Introduction, Design, Features
This year has been a busy one on the processor front—to put it mildly. After years on the margins, AMD finally delivered a chip line that could compete with Intel’s mainstream desktop parts with the AMD Ryzen 7, Ryzen 3 and Ryzen 5 offerings. The latter chips found their way into reasonably affordable gaming rigs like the Asus G11DFDell Inspiron Gaming Desktop (Model 5675)a trio of Ryzen Threadripper chips designed to compete with Intel’s high-end desktop processors like the 18-core Intel Core i9-7980XE Extreme EditionThreadripper 1950XNvidia GeForce GTX 1080 Ti cards jammed into the system’s triangular frame.
With a fast 1TB solid-state drive (SSD), a 2TB hard drive, and an abundant 64GB of DDR4 memory included as well, this configuration of Alienware’s monster desktop is a do-it-all beast with a price tag to match: It’s $5,799, direct from Dell, as tested. If you’re a high-end content creator, an extreme gamer, or (ideally for this configuration) both, the Area-51 might be a good fit.
Just know that if gaming is all you’re interested in, the massive collection of cores here won’t really help your frame rates. In fact, as we’ll see later on, it actually makes at least a couple of games more difficult to run. You can opt for a machine with a mainstream processor (like Intel’s recent sub-$200 six-core Intel Core i5-8400) and the same pair of graphics cards and wind up with similar frame rates and save yourself several hundred dollars.
And given that not every game will take full advantage of the two graphics cards here, those who truly care about value may want to step down to a single-card option as well. While the configuration Alienware sent us for review is unquestionably powerful, unless you’re doing some serious media creation and gaming on a 4K monitor, this tricked-out tower is all kinds of overkill.
Also worth taking into account is the Threadripper Edition’s appetite for desk space. At over two feet deep and nearly as tall, the tower itself eats up a serious amount of elbow room. If you factor in the 34-inch ultra-wide gaming monitor that the company shipped along with the Area-51 for testing, your desk may need a serious upgrade as well. Unboxed and set up on our test bench, the display and tower took up as much space as three of our desktop test beds. And when we added the mechanical keyboard and gaming mouse that Alienware also sent with the machine, the total price tag for this collection was just over $7,500. Those with space or wallet considerations need not apply.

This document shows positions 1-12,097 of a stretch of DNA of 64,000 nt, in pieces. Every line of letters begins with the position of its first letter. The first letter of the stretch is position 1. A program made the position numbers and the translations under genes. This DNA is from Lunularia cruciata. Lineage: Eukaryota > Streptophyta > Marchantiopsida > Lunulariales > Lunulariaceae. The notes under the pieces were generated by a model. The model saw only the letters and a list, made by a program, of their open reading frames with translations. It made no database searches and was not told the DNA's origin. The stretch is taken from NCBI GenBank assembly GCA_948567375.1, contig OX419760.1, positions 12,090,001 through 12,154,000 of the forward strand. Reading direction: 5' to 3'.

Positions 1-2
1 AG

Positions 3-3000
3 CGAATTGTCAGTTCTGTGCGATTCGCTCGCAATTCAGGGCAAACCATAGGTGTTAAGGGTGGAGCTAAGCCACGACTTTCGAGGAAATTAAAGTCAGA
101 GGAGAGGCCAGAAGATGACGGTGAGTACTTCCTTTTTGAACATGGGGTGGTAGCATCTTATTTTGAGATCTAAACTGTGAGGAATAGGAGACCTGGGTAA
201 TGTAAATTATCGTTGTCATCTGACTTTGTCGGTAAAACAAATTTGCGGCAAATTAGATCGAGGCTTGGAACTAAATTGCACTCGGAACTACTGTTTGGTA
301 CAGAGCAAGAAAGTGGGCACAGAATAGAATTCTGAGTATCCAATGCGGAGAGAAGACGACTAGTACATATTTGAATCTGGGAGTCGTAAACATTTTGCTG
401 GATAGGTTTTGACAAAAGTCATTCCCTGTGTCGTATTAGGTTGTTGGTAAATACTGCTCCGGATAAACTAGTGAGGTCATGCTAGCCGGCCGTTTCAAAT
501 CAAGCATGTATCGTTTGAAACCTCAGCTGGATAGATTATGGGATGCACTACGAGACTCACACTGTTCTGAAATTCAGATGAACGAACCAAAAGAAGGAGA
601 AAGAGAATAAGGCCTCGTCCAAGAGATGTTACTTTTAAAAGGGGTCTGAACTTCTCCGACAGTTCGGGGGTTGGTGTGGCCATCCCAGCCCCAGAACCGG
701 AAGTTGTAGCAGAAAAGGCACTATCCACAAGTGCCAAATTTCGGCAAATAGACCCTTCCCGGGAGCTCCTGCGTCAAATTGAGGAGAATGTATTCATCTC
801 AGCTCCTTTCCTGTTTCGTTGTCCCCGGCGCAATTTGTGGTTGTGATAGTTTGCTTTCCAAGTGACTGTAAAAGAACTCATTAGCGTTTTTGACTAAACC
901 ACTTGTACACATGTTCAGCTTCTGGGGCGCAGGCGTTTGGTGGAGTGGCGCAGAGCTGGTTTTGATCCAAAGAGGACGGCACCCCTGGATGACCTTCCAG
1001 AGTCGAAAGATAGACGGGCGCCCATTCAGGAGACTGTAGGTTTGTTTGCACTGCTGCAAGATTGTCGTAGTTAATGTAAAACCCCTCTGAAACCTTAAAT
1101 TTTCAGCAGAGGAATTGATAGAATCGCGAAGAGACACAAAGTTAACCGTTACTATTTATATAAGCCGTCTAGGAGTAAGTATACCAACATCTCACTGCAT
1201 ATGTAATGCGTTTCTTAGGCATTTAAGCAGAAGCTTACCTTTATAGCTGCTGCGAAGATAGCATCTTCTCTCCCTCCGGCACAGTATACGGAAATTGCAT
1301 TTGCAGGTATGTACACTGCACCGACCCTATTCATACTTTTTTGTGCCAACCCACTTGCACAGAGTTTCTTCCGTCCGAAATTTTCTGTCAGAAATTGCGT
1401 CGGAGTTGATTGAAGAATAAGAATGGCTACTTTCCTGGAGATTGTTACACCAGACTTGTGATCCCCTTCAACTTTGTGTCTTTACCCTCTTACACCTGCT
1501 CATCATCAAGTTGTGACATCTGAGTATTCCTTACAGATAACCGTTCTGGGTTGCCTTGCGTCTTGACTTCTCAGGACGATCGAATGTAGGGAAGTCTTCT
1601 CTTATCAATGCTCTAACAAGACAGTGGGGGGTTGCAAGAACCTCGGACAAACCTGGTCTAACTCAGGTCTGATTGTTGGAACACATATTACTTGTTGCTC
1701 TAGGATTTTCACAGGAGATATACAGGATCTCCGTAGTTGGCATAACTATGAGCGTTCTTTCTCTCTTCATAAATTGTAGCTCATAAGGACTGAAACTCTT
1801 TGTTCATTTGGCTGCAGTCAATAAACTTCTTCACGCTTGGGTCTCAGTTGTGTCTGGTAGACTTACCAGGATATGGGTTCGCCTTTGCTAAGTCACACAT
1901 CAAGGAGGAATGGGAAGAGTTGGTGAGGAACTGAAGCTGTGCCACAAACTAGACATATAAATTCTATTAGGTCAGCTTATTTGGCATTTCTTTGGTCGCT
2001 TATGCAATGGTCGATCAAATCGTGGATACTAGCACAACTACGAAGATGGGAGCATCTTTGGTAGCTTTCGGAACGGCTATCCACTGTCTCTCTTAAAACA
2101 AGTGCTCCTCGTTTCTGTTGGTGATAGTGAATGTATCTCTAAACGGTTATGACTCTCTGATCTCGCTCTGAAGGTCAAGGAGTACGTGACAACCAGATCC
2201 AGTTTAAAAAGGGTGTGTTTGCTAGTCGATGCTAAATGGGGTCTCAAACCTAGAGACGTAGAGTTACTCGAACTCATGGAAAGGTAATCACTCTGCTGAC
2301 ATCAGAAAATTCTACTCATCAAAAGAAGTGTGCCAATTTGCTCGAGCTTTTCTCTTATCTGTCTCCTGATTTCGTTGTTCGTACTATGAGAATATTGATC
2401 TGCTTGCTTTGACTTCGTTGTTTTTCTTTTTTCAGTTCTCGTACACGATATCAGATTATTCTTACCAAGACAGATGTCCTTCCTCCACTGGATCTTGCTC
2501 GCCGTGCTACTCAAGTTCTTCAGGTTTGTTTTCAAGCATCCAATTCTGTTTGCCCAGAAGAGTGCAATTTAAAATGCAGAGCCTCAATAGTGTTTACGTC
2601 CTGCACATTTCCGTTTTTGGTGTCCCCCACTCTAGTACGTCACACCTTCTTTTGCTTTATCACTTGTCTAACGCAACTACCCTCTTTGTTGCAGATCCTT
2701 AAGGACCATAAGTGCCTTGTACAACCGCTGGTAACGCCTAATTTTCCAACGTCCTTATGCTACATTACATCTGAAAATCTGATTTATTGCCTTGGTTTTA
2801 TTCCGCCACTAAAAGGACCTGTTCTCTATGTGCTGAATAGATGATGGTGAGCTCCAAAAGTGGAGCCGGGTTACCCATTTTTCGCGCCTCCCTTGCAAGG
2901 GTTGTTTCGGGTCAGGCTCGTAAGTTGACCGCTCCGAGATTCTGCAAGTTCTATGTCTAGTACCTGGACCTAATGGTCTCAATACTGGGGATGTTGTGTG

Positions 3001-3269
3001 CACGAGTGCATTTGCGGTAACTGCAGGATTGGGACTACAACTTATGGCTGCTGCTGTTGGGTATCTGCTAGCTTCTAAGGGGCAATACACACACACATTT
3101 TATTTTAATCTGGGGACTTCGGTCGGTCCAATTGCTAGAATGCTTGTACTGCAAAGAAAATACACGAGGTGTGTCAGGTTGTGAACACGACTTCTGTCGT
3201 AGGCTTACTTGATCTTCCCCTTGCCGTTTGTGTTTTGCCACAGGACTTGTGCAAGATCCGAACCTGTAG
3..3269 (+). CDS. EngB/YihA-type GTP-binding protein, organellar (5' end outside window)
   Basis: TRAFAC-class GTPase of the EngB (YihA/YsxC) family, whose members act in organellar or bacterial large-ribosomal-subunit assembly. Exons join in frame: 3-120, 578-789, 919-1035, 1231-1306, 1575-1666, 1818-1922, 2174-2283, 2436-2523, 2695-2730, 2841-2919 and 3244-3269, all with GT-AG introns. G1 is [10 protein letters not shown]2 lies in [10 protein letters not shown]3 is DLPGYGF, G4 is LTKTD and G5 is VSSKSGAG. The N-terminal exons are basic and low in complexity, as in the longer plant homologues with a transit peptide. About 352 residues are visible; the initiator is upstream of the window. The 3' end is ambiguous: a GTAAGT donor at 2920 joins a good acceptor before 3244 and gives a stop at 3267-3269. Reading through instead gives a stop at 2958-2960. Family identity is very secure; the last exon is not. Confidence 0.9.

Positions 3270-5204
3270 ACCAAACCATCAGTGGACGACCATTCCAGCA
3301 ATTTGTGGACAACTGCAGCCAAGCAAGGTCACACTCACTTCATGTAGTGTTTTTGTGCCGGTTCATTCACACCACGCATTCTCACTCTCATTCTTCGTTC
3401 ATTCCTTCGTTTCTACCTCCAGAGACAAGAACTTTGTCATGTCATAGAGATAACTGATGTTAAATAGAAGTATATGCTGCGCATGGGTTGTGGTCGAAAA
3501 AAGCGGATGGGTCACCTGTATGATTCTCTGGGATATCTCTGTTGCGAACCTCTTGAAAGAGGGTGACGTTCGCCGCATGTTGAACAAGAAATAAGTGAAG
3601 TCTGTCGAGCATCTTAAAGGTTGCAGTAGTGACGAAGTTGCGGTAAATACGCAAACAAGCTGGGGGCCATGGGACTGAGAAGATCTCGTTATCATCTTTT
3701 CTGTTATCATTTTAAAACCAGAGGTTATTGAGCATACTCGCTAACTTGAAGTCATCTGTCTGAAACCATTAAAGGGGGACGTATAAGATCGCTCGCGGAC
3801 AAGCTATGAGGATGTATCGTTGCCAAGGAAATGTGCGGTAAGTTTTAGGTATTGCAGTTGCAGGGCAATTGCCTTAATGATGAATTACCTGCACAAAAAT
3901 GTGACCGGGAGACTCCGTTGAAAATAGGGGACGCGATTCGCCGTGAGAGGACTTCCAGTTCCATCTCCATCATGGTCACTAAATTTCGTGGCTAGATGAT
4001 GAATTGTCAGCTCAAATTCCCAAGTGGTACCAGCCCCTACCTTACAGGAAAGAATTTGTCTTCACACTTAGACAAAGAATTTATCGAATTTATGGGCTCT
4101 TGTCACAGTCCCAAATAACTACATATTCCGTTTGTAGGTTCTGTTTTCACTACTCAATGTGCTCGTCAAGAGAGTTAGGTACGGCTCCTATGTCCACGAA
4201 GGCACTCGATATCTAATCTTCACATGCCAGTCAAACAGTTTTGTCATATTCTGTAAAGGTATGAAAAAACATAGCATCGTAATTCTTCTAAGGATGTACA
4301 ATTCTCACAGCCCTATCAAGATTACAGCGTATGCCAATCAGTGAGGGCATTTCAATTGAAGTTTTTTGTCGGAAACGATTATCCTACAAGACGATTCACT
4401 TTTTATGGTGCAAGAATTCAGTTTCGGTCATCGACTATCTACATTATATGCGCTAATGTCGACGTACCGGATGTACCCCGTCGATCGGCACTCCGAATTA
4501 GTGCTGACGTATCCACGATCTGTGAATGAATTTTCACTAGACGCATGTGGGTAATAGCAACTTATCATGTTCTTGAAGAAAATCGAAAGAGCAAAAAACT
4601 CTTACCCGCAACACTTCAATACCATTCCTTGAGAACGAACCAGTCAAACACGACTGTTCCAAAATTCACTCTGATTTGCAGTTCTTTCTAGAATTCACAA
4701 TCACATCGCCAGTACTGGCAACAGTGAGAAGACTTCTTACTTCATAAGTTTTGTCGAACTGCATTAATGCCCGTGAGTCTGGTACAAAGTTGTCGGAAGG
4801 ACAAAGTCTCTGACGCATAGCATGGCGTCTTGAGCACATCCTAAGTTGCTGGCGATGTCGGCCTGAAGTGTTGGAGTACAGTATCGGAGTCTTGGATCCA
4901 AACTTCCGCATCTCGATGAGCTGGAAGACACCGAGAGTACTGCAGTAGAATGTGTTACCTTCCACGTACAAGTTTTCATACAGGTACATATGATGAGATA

Alienware Area-51 R2 that we looked at back in 2014. So for a full rundown, feel free to peruse that review.
Here, we’ll just point out that the tower is a unique triangle-shaped collection of solid-feeling metal, rigid plastic, and user-controllable LEDs. There are light strips on the front, as well as on the left side of the machine, and you can choose your favorite color and a selection of lighting effects via the included Alienware Command Center software.
The first thing to keep in mind about the Area-51 is that it’s big and heavy. Alienware says the system starts at almost 62 pounds. Loaded up with two high-end graphics cards and a slew of other high-end components, our test system was a fair bit heavier than that. So be prepared (and probably bring a buddy or two) if you plan on putting the system on your desk. As noted up top, you’ll also want to clear plenty of space for that ahead of time—or just buy a bigger desk—because the chassis is more than 25 inches front to back, and nearly 11 inches wide.
Storage Expansion Options
You probably won’t be wanting to add extra components right away (we certainly hope not, given this system’s $5,799 asking price). But if you decide to beef up storage down the line once the 1TB SSD and 2TB hard drive start to feel cramped, there are plenty of options for installing more drives behind the right door. Remove a screw at the top rear of the system, and then lift the latch corresponding to that side and the panel pops open, letting you remove it with ease. (Or you could strap it to your arm as a shield; the side panels feel like they could take a bullet or two.) Inside you’ll find a few empty drive bays.
Our review unit had its 2TB Toshiba hard drive mounted in the bottom bay. But there were two other 3.5-inch bays free, as well as a 2.5-inch bay with holes for mounting two additional drives.
The system’s slot-loading DVD drive is mounted at the top right here, facing the front edge. There doesn’t seem to be an option for a Blu-Ray drive on the site’s configuration page. But most people have probably moved to streaming media at this point, anyway. At least Alienware does a good job of pre-routing cables to the spare drive areas where you might install future storage.
Of course, most of the component action happens on the other side of the system, which is also where you’ll find the 1TB PCIe SSD boot drive, mounted in the M.2 slot on the motherboard.
Samsung SSD 960 EVOAlienware Aurora (2016)AMD Ryzen Threadripper 1950XNvidia GeForce GTX 1080 Ti cards that we mentioned earlier. Oh, and for those doing high-end media tasks, the RAM is maxed out here at 64GB of DDR4, running at 2933MHz. The whole shebang is powered by a monstrous 1,500-watt power supply. Given that the CPU and graphics cards should be pulling about half that, the power supply in this machine should easily be able to handle just about anything else you could conceivably connect to the various expansion ports and slots.
Alienware sells two fundamentally different versions of the Area-51 at the moment. One is based around Intel’s new Core X platform, which maxes out with the 18-core Core i9-7980XE Extreme EditionGigabyte GeForce GTX 1050 Ti G1 Gaming 4G). Given that that card can be found in sub-$1,000 mainstream desktops, the idea of putting it in an Alienware Area-51, which starts at $1,899, just seems silly.